Sattazahn v. PennsylvaniaAnnotate this Case
537 U.S. 101
OCTOBER TERM, 2002
SATTAZAHN v. PENNSYLVANIA
CERTIORARI TO THE SUPREME COURT OF PENNSYLVANIA
No. 01-7574. Argued November 4, 2002-Decided January 14,2003
Under Pennsylvania law, (1) the verdict in the penalty phase of capital proceedings must be death if the jury unanimously finds at least one aggravating circumstance and no mitigating circumstance or one or more aggravating circumstances outweighing any mitigating circumstances, but it must be life imprisonment in all other instances; and (2) the court may discharge a jury if it determines that the jury will not unanimously agree on the sentence, but the court must then enter a life sentence. When petitioner's penalty-phase jury reported to the trial judge that it was hopelessly deadlocked 9-to-3 for life imprisonment, the court discharged the jury and entered a life sentence. On appeal, the Pennsylvania Superior Court reversed petitioner's first-degree murder conviction and remanded for a new trial. At the second trial, Pennsylvania again sought the death penalty and the jury again convicted petitioner, but this time the jury imposed a death sentence. In affirming, the Pennsylvania Supreme Court found that neither the Fifth Amendment's Double Jeopardy Clause nor the Fourteenth Amendment's Due Process Clause barred Pennsylvania from seeking the death penalty at the retrial.
1. There was no double-jeopardy bar to Pennsylvania's seeking the death penalty on retrial. Pp. 106-110, 113-115.
(a) Where, as here, a defendant who is convicted of murder and sentenced to life imprisonment succeeds in having the conviction set aside on appeal, jeopardy has not terminated, so that a life sentence imposed in connection with the initial conviction raises no doublejeopardy bar to a death sentence on retrial. Stroud v. United States, 251 U. S. 15. While, in the line of cases commencing with Bullington v. Missouri, 451 U. S. 430, this Court has found that the Double Jeopardy Clause applies to capital-sentencing proceedings that "have the hallmarks of the trial on guilt or innocence," id., at 439, the relevant inquiry in that context is not whether the defendant received a life sentence the first time around, but whether a first life sentence was an "acquittal" based on findings sufficient to establish legal entitlement to the life sentence-i. e., findings that the government failed to prove one or more aggravating circumstances beyond a reasonable doubt, Arizona v. Rumsey, 467 U. S. 203,211. Pp. 106-109.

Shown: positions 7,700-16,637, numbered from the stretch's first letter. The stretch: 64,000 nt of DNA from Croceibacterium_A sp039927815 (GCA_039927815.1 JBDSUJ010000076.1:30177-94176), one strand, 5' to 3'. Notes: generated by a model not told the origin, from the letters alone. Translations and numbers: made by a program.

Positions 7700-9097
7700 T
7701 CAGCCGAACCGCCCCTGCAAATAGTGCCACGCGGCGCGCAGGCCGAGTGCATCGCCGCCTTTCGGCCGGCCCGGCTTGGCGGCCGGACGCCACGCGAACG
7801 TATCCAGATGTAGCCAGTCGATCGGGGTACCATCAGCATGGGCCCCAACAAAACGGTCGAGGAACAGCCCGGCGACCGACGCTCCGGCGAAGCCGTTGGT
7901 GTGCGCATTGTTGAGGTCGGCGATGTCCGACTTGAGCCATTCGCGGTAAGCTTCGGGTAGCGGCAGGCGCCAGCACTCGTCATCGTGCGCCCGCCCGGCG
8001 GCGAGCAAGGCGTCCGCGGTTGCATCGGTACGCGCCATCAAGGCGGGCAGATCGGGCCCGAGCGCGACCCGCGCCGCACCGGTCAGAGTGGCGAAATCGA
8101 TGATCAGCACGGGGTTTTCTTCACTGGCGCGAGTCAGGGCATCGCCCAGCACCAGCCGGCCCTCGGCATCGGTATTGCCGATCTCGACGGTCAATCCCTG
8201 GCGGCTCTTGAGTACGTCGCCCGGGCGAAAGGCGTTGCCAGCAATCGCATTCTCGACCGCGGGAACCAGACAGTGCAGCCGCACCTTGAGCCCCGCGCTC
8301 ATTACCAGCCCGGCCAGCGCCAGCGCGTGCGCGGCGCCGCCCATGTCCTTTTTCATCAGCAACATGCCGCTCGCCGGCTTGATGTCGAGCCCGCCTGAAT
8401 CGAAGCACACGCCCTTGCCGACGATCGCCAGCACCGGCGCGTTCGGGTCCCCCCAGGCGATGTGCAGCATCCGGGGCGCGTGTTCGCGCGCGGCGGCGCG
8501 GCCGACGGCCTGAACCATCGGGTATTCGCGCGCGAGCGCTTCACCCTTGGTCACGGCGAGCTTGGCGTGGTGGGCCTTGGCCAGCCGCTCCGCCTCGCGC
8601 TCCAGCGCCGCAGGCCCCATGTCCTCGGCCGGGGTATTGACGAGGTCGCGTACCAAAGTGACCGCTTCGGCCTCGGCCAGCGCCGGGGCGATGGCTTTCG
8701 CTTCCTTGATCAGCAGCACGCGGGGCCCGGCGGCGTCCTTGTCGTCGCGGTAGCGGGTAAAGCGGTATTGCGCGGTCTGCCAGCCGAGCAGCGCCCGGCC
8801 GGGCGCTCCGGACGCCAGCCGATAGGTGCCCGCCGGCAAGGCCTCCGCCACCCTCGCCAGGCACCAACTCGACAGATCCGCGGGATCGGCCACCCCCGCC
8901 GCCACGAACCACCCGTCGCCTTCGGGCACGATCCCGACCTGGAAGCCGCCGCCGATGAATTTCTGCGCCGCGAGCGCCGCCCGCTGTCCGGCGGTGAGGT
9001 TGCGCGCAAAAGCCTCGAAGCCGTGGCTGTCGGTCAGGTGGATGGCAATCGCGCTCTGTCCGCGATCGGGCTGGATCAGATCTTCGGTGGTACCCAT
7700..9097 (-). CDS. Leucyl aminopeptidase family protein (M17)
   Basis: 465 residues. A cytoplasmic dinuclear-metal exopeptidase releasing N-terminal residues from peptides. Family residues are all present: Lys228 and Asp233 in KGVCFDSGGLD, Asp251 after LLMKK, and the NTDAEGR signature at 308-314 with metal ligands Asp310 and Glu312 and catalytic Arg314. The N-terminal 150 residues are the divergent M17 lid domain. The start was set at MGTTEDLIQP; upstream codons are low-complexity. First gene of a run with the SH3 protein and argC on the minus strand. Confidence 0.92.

(b) Double-jeopardy protections were not triggered when the jury deadlocked at petitioner's first sentencing proceeding and the court prescribed a life sentence pursuant to Pennsylvania law. The jury in that first proceeding was deadlocked and made no findings with respect to the alleged aggravating circumstance. That result, or nonresult, cannot fairly be called an acquittal, based on findings sufficient to establish legal entitlement to a life sentence. Neither was the entry of a life sentence by the judge an "acquittal." Under Pennsylvania's scheme, a judge has no discretion to fashion a sentence once he finds the jury is deadlocked, and he makes no findings and resolves no factual matters. The Pennsylvania Supreme Court also made no finding that the Pennsylvania Legislature intended the statutorily required entry of a life sentence to create an "entitlement" even without an "acquittal." Pp. 109-110.
(c) Dictum in United States v. Scott, 437 U. S. 82, 92, does not support the proposition that double jeopardy bars retrial when a defendant's case has been fully tried and the court on its own motion enters a life sentence. The mere prospect of a second capital-sentencing proceeding does not implicate the perils against which the Double Jeopardy Clause seeks to protect. Pp. 113-115.
2. The Due Process Clause also did not bar Pennsylvania from seeking the death penalty at the retrial. Nothing in § 1 of the Fourteenth Amendment indicates that any "life" or "liberty" interest that Pennsylvania law may have given petitioner in the first proceeding's life sentence was somehow immutable, and he was "deprived" of any such interest only by operation of the "process" he invoked to invalidate the underlying first-degree murder conviction. This Court declines to hold that the Due Process Clause provides greater double-jeopardy protection than does the Double Jeopardy Clause. pp. 115-116.
563 Pa. 533, 763 A. 2d 359, affirmed.
SCALIA, J., announced the judgment of the Court and delivered the opinion of the Court with respect to Parts I, II, IV, and V, in which REHNQUIST, C. J., and O'CONNOR, KENNEDY, and THOMAS, JJ., joined, and an opinion with respect to Part III, in which REHNQUIST, C. J., and THOMAS, J., joined. O'CONNOR, J., filed an opinion concurring in part and concurring in the judgment, post, p. 116. GINSBURG, J., filed a dissenting opinion, in which STEVENS, SOUTER, and BREYER, JJ., joined, post, p. 118.
Robert Brett Dunham argued the cause for petitioner.
With him on the briefs were Anne L. Saunders and John T. Adams.
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